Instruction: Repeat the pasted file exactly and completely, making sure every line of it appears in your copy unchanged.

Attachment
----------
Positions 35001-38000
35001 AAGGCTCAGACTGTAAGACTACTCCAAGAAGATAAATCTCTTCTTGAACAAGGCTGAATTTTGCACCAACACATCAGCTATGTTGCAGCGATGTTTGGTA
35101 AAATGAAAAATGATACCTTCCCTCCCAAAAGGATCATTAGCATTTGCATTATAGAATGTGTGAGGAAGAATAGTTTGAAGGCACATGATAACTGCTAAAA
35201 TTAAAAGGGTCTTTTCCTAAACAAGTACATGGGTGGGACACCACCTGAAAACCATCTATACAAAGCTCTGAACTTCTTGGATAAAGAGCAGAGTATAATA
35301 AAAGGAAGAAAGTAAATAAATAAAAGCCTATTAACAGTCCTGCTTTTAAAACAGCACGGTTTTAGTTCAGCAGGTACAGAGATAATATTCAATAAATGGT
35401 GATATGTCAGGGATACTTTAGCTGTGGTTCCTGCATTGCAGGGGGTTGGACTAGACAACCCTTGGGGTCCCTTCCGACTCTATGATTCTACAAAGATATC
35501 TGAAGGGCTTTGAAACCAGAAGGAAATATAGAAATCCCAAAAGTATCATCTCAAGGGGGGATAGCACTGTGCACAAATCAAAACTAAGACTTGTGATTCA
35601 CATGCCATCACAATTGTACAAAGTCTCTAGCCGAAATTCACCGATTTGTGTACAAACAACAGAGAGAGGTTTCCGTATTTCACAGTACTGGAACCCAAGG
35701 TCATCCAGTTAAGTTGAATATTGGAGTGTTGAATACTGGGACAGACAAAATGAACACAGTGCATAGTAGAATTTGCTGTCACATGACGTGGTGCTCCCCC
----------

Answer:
Positions 35001-38000
35001 AAGGCTCAGACTGTAAGACTACTCCAAGAAGATAAATCTCTTCTTGAACAAGGCTGAATTTTGCACCAACACATCAGCTATGTTGCAGCGATGTTTGGTA
35101 AAATGAAAAATGATACCTTCCCTCCCAAAAGGATCATTAGCATTTGCATTATAGAATGTGTGAGGAAGAATAGTTTGAAGGCACATGATAACTGCTAAAA
35201 TTAAAAGGGTCTTTTCCTAAACAAGTACATGGGTGGGACACCACCTGAAAACCATCTATACAAAGCTCTGAACTTCTTGGATAAAGAGCAGAGTATAATA
35301 AAAGGAAGAAAGTAAATAAATAAAAGCCTATTAACAGTCCTGCTTTTAAAACAGCACGGTTTTAGTTCAGCAGGTACAGAGATAATATTCAATAAATGGT
35401 GATATGTCAGGGATACTTTAGCTGTGGTTCCTGCATTGCAGGGGGTTGGACTAGACAACCCTTGGGGTCCCTTCCGACTCTATGATTCTACAAAGATATC
35501 TGAAGGGCTTTGAAACCAGAAGGAAATATAGAAATCCCAAAAGTATCATCTCAAGGGGGGATAGCACTGTGCACAAATCAAAACTAAGACTTGTGATTCA
35601 CATGCCATCACAATTGTACAAAGTCTCTAGCCGAAATTCACCGATTTGTGTACAAACAACAGAGAGAGGTTTCCGTATTTCACAGTACTGGAACCCAAGG
35701 TCATCCAGTTAAGTTGAATATTGGAGTGTTGAATACTGGGACAGACAAAATGAACACAGTGCATAGTAGAATTTGCTGTCACATGACGTGGTGCTCCCCC